Saturday's massive crowd for the Los Angeles Women's March strained public transit and stranded demonstrators, in what the transit agency called an unprecedented day for ridership.
Metro rail logged a total of 592,000 boardings – 360,000 more than on a typical Saturday, the Metropolitan Transportation Authority said Monday.
The overwhelming number of passengers were headed to and from downtown Los Angeles to join the Women's March, one of many held around the country to protest newly inaugurated President Donald Trump and his administration.
Los Angeles Police Department estimates placed the crowd of demonstrators at 100,000 while event organizers pegged that number at more than 750,000.
The riders also boosted the typical day's purchase of TAP cards, with several stations experiencing long lines of riders waiting to purchase cards. Metro reported Tuesday they had sold 40,000 TAP cards the day of the march.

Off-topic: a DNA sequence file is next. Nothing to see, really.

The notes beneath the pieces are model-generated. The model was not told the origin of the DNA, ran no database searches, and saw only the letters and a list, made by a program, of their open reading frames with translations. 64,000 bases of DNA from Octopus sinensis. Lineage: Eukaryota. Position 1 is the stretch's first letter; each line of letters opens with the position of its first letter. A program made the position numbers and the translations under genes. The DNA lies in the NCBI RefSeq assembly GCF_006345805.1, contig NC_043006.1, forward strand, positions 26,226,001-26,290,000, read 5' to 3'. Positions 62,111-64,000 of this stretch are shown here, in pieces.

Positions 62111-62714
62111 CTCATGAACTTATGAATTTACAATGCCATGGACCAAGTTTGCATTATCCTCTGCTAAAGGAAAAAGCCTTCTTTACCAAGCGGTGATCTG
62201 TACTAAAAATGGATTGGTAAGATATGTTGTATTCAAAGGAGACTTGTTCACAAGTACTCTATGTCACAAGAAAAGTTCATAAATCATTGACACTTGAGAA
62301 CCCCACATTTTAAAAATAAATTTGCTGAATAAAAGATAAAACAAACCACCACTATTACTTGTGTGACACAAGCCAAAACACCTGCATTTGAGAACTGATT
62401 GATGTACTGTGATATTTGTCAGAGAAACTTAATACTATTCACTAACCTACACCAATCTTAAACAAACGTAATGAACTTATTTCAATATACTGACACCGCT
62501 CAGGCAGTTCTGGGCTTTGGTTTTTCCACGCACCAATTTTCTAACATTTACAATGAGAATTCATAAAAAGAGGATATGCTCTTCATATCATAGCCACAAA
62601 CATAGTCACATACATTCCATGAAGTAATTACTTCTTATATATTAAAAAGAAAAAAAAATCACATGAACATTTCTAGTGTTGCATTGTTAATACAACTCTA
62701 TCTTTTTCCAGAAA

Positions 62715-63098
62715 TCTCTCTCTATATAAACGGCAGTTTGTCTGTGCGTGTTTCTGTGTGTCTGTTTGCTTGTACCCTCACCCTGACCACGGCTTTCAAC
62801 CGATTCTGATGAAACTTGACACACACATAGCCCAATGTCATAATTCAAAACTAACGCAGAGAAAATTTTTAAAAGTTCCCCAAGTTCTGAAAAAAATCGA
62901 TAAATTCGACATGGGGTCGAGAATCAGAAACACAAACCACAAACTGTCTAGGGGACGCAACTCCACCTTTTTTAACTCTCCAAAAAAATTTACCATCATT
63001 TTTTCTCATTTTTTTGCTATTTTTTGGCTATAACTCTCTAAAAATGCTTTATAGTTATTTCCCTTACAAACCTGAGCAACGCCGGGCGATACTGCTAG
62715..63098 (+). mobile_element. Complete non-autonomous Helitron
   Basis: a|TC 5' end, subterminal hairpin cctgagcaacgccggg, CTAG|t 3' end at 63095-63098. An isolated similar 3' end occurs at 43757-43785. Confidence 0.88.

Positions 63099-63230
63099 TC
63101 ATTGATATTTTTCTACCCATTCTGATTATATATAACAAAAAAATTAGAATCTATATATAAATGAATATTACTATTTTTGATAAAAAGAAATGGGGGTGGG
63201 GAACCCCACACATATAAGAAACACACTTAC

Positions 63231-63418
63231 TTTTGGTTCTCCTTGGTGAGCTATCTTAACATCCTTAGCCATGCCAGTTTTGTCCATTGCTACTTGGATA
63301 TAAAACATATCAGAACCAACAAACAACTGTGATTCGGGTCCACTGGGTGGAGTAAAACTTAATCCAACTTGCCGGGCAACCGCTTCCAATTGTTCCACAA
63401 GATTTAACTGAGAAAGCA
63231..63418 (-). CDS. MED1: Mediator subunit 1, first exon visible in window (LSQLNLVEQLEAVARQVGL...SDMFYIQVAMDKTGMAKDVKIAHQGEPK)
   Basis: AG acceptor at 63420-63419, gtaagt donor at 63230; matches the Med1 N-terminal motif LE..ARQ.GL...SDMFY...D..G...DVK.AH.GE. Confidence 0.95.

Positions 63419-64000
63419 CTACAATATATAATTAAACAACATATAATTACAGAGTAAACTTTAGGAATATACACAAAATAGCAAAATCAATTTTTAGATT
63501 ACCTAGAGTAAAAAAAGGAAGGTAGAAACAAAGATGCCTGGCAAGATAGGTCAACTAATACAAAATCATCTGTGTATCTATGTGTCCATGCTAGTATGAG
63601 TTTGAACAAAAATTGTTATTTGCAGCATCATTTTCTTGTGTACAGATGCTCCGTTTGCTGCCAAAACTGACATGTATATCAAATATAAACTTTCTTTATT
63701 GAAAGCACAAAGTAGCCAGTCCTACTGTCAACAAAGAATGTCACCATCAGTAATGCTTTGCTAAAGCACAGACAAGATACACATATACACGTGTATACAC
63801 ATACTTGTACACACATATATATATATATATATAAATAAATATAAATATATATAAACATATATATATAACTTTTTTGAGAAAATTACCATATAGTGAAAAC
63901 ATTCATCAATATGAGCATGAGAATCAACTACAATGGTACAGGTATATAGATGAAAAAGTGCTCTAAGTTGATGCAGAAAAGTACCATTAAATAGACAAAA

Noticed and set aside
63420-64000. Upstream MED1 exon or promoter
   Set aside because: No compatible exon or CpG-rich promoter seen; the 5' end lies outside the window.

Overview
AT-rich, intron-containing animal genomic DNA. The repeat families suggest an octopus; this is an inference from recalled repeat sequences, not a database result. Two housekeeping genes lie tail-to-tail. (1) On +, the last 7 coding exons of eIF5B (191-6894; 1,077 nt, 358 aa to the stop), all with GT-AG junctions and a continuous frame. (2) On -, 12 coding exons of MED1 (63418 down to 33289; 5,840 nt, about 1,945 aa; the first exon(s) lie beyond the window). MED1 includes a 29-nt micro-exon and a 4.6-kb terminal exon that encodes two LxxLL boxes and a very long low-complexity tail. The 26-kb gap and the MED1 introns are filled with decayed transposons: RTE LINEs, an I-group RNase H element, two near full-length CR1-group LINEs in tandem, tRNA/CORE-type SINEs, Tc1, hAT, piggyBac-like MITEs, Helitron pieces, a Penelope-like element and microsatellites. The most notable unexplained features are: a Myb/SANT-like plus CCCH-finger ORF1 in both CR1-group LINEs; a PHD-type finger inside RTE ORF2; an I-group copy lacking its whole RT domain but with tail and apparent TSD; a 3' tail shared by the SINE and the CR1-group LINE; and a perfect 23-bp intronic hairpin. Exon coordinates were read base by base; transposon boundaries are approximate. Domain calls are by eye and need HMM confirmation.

Ridership on Saturday was heaviest on the Red, Blue and Gold lines and some passengers were unable to get on the trains because they were packed.
Metro originally planned to run trains on a modified Saturday schedule for buses and trains based on an early crowd estimate of 75,000. But by 9:30 a.m., some trains were at capacity and many passengers were left on station platforms watching filled trains pass them by.
"As attendance projections grew, more rail cars and more frequent service were scheduled," Metro spokesperson Kimberly Upton said in an email to KPCC.
"The result was a 60 percent increase in car capacity, compared with a typical Saturday. Staff also was on hand to help new customers buy TAP cards at ticket machines and yet the lines were long in a handful of stations."